The main cities along the paved road into the north are connected via bus (Bamako, Segou, San, Mopti, Gao). A separate paved loop runs through the south (Bamako, Bougouni, Sikasso, Koutiala, Segou) There are many different companies with different schedules but they all have more or less the same prices. Normally a ride to Mopti (600km, half the way up), endures approximately nine hours; a ride to Gao at least 12. All times are very rough, however, and few bus companies will even give you an estimated arrival time as different drivers drive different speeds and it is not improbable that the bus breaks down and needs a repair or stops to help another bus. It is usually possible to make a reservation several days before, recommended during the tourist season, though one rarely has a problem just showing up 30-60 minutes before the bus leaves. More reliable companies include Bittar, Bani and Banimonotie (Sikasso region) among others.
BY TAXI BROUSSE:
To get around one can take the “Taxi – Brousse”, the bush taxis. They are the main connection between towns which aren’t connected via bus. They are very slow and they sometimes break down or stop to help other broken down taxis. So sometimes the ride takes longer than expected. Unlike the buses, these rarely run on a set schedule, so you generally just need to show up at the station (in a larger town) or sit by the roadside (in smaller villages) and wait for the next to come along – locals may be able to give you some idea what to expect.
In any larger city, taxis will be plentiful and are usually an easy way for the tourist to get where they are going without trying to figure out the local public transport system (if one even exists). Be prepared to bargain, as they will generally try to overcharge you – in Bamako CFA1,000 should get you anywhere in the city during the day (or up to CFA1,500 at night), while crossing the river will be CFA1,500-2,000. Also, tell the driver clearly if you do not know the location of the place you want to go, as they are rarely forthcoming about admitting that they don’t know it and will often expect you to give directions, especially if it is not a popular or common destination.
BY PRIVATE CAR:
A good option for a larger group or travellers who value comfort over economy is to rent a private car. A 4×4 is strongly recommended if you will be leaving the main highways (this includes the trip to Timbuktu). There are very few asphalt roads, and they are all single-carriageway outside towns, though most are in good condition. One leads into the North of the country (Bamako, Segou, San, Mopti, Gao), another branches off after Segou to cross the Niger at the Markala dam and goes as far as Niono, while another goes from Bamako to Sikasso and on into Ivory Coast. There are private people who rent out their 4×4 cars for a ride (in which case make sure you’ve got insurance and a carnet de passage, and plenty of petrol), but generally renting a car means renting a car and driver. This is strongly recommended as Malian roads and drivers can be unpredictable and the vehicles unreliable (better to have the driver figure out what that loud rattle is or why the engine started smoking!).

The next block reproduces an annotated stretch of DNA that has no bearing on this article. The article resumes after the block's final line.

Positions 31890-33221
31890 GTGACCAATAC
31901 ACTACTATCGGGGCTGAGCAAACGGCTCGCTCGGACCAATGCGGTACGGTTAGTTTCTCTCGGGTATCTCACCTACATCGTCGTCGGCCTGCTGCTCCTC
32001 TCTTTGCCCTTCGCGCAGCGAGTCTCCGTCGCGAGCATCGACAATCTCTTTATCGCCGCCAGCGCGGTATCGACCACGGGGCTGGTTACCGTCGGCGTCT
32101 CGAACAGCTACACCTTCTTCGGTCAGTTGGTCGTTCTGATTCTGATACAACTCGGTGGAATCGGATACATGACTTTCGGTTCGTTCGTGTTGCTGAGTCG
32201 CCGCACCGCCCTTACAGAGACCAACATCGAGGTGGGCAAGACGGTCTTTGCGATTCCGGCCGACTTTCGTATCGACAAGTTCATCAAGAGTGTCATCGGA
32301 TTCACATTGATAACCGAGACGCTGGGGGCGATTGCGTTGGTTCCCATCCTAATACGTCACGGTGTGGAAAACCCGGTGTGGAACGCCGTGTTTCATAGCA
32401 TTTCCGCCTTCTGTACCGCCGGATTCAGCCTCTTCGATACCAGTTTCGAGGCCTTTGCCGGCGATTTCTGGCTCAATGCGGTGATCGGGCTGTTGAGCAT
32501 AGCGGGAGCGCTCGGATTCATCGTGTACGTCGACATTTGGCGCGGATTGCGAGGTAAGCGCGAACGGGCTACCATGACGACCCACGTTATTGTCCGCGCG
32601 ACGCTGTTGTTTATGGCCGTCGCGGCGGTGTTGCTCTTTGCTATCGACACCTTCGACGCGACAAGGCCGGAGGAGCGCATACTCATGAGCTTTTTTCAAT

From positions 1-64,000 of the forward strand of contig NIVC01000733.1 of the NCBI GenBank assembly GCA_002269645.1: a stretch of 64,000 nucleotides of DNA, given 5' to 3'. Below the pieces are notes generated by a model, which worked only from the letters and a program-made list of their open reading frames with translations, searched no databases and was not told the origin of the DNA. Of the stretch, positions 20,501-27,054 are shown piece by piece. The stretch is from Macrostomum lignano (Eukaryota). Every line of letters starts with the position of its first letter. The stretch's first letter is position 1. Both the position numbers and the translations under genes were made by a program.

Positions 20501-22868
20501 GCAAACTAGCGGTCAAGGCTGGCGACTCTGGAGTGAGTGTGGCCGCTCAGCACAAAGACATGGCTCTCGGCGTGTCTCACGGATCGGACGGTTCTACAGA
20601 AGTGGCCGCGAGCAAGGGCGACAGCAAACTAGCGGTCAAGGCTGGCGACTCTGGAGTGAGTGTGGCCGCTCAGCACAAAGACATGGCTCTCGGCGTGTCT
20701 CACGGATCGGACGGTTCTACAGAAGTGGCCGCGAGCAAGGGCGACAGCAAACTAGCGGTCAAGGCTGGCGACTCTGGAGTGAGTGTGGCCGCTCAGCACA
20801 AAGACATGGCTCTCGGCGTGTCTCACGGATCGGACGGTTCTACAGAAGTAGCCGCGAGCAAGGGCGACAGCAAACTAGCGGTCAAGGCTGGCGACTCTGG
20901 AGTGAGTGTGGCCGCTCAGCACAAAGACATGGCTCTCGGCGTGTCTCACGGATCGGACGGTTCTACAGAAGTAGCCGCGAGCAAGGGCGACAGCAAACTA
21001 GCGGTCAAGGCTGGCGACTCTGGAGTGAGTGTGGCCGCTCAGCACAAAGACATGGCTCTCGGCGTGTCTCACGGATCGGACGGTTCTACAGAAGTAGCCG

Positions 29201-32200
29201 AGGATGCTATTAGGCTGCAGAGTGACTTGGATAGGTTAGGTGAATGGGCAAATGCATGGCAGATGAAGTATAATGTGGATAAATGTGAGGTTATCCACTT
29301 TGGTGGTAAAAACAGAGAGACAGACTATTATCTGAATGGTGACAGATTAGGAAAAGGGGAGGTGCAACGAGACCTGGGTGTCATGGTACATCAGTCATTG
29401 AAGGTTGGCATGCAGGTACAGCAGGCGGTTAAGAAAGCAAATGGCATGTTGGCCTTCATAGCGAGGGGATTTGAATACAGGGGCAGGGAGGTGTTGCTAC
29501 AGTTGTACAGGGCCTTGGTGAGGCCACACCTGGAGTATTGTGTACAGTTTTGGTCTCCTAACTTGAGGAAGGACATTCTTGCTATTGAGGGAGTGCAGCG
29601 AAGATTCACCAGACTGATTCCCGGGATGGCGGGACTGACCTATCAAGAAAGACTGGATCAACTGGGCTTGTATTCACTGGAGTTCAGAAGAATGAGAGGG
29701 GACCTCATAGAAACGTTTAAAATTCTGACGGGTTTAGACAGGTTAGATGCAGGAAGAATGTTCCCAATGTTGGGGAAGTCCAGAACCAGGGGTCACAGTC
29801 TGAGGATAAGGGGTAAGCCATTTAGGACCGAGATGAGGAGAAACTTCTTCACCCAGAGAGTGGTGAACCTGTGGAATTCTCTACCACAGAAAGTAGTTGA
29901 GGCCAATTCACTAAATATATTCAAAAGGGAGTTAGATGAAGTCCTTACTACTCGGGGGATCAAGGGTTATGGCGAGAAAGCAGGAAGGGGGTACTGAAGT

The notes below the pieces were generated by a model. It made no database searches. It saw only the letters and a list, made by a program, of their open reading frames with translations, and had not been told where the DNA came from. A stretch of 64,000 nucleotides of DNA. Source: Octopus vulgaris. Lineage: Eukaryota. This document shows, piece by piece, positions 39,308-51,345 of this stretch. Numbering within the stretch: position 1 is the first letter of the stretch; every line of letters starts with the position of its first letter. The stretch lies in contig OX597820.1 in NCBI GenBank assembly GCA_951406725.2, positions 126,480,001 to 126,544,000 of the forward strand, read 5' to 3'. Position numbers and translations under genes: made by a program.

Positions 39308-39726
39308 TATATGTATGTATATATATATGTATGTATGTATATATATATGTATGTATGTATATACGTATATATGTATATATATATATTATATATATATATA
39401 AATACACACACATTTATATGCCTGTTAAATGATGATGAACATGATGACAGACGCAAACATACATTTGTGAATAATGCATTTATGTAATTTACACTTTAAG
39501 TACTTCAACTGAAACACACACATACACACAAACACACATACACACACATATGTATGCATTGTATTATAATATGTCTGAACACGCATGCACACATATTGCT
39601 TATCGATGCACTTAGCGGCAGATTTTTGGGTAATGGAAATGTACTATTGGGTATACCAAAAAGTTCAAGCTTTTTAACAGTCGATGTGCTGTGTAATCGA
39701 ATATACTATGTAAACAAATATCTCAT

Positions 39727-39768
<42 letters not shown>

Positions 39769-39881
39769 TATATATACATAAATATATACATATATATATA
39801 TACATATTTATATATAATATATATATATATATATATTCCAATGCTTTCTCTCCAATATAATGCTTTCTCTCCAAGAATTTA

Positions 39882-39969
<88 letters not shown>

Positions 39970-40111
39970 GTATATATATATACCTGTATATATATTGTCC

Travel within Bamako can be difficult for the business traveller and leisure tourist alike. One of the best options is to rent a car with a chauffeur. This can be done on a by-day basis and is an enormous help for someone that is new to the city. When trying to visit numerous places in one day, it becomes difficult to rely on the local taxi system. The chauffeur is a local resident and will know most of the names of the places that you need to go. There is no hassle in finding a parking spot as the chauffeur can wait for you while you attend to the business at hand.
For the tourist, this option can be your solution to seeing the city of Bamako in a care-free manner. Trips out of the city are available as well, although the fare can be somewhat higher than intra-city rates. Gas is an additional cost to the renter. A distinguished man by the name of Aldiouma (pronounced al-Jew-ma) Togo runs a classy operation is open to negotiation for rates. Usually around CFA25,000-30,000 per day for intra-city use. Slightly less than double that fee for extra-city travel. His info: Aldiouma Togo: Cell: +223 642-6500 Home: +223 222-1624 firstname.lastname@example.org
It is possible to travel across Mali by plane, as numerous companies have sprung up. It is possible to fly (usually from Bamako) to cities such as: Mopti, Timbuktu, Kayes, Yelimané, Gao, Kidal, Sadiola, and others.
The planes, typically, are Czech turboprops (LET-410s) and small Russian jetliners (Yakovlev YAK-40s). Air travel in Mali is fast but, compared to a bus ride, expensive. It is not, however, foolproof – often you are at the mercy of the carrier, who may choose not to fly on a certain day if too few passengers show up! You can generally get tickets at the airport before flights, however the best bet is to book a ticket in advance.
Société Transport Aerienne (STA) and Société Avion Express (SAE) are the two most popular, and most reliable, carriers.
It is possible to travel around Mali by boat, however this is very seasonal. The most common option, only really possible in the wet season, is a barge to/from Timbuktu. There are also very small boats, “pirogues” in French, which are available to be hired almost anywhere – they are essentially large canoes. When the big boats are not running you can still charter a pinasse (like a big, motorised pirogue). Or use one of the public pinasses. These will run for another 3 months or so before the water levels being too low for them as well. You can navigate the river all the way from near Bamako to Gao, though the level drops more rapidly in the portion between Bamako and Mopti.
Rail services in Mali are limited to a twice- or thrice-weekly train between Bamako and Kayes.